Where did toothbrushes and toothpaste come from?
The first toothbrushes were small sticks or twigs mashed at one end to create a broader cleaning surface. The Chinese lay claim to the first bristle toothbrush. Europe adopted the bristle brush in the 17th century, and many dentists practicing in colonial America advised their patients to use the brush. The first electric toothbrush was marketed in 1880, though the Swiss developed the first effective electric toothbrush just after World War II. It was introduced in the United States around 1960. A year later, the first cordless model was developed and proved to be popular with both consumers and dentists.
Toothpaste also saw its earliest form in ancient civilizations. Early toothpaste ingredients included powdered fruit, burnt or ground shells, talc, honey and dried flowers. Less agreeable ingredients included mice, rabbit heads, lizard livers and urine. Despite the decidedly non-minty flavor of early toothpaste, various recipes continued to appear throughout ancient history and well into the Middle Ages. Unfortunately, many of these toothpastes contained corrosive elements that dissolved tooth enamel.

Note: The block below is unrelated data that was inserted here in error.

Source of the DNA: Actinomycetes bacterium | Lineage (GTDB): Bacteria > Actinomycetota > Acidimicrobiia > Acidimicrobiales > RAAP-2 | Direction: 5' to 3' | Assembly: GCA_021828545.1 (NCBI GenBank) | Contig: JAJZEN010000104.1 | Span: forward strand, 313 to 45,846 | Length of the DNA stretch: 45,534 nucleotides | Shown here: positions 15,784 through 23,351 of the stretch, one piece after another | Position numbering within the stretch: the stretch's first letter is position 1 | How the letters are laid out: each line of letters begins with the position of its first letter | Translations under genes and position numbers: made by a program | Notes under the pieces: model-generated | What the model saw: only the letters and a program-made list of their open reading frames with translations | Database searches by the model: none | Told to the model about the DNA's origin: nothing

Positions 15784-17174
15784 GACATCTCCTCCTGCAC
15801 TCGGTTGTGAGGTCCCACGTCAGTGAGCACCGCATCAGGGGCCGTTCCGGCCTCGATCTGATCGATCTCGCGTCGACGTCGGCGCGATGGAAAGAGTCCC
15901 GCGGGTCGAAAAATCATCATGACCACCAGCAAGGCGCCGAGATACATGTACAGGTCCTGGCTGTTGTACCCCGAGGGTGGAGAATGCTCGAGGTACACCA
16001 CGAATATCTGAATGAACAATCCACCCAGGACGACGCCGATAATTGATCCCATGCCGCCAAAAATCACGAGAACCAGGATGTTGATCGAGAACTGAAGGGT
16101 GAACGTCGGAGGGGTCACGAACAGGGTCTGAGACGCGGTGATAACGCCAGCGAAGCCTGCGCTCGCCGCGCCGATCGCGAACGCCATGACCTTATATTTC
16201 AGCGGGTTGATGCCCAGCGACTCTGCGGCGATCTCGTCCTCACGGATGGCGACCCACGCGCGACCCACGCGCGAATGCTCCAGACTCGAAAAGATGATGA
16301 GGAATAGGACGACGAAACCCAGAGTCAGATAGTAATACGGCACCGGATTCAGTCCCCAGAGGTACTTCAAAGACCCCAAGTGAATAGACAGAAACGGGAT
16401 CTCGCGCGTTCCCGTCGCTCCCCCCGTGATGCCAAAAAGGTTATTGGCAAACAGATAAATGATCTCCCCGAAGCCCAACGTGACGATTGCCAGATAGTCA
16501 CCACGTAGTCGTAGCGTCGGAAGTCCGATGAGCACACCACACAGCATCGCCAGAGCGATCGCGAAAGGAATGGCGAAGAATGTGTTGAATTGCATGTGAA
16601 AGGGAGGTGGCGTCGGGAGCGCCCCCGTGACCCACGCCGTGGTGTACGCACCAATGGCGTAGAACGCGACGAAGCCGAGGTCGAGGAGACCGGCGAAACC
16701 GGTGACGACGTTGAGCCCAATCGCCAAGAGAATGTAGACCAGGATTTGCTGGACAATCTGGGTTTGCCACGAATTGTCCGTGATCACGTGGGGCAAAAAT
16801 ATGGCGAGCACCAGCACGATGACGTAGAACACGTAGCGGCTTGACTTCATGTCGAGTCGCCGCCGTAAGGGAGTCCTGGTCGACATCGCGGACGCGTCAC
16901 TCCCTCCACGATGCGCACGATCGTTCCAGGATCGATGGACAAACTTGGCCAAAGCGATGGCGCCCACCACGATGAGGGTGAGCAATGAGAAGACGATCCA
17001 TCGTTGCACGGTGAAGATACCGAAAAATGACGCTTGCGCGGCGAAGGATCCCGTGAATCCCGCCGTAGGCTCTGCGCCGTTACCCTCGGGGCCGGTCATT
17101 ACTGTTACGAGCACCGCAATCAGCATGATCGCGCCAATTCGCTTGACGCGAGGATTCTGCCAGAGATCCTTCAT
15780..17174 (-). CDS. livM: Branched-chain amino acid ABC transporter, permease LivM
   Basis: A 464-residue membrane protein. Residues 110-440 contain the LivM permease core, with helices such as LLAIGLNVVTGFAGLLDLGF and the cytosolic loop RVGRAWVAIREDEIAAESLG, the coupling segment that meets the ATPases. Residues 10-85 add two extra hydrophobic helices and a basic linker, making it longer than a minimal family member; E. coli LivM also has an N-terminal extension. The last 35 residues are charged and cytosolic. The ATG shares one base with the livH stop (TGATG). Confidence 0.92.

Toothpaste as we know it emerged in the 1800s, with ingredients that included soap and chalk. In 1892, the first collapsible tube was marketed and reigned supreme until 1984, when the pump dispenser was introduced. In 1956, Proctor & Gamble introduced Crest brand toothpaste with fluoride.
To learn more about the history of dental advances click HERE.
Orofacial pain includes a number of clinical problems involving the chewing (masticatory) muscles or temporomandibular joint. Problems can include temporomandibular joint discomfort; muscle spasms in the head, neck and jaw; migraines, cluster or frequent headaches; or pain with the teeth, face or jaw.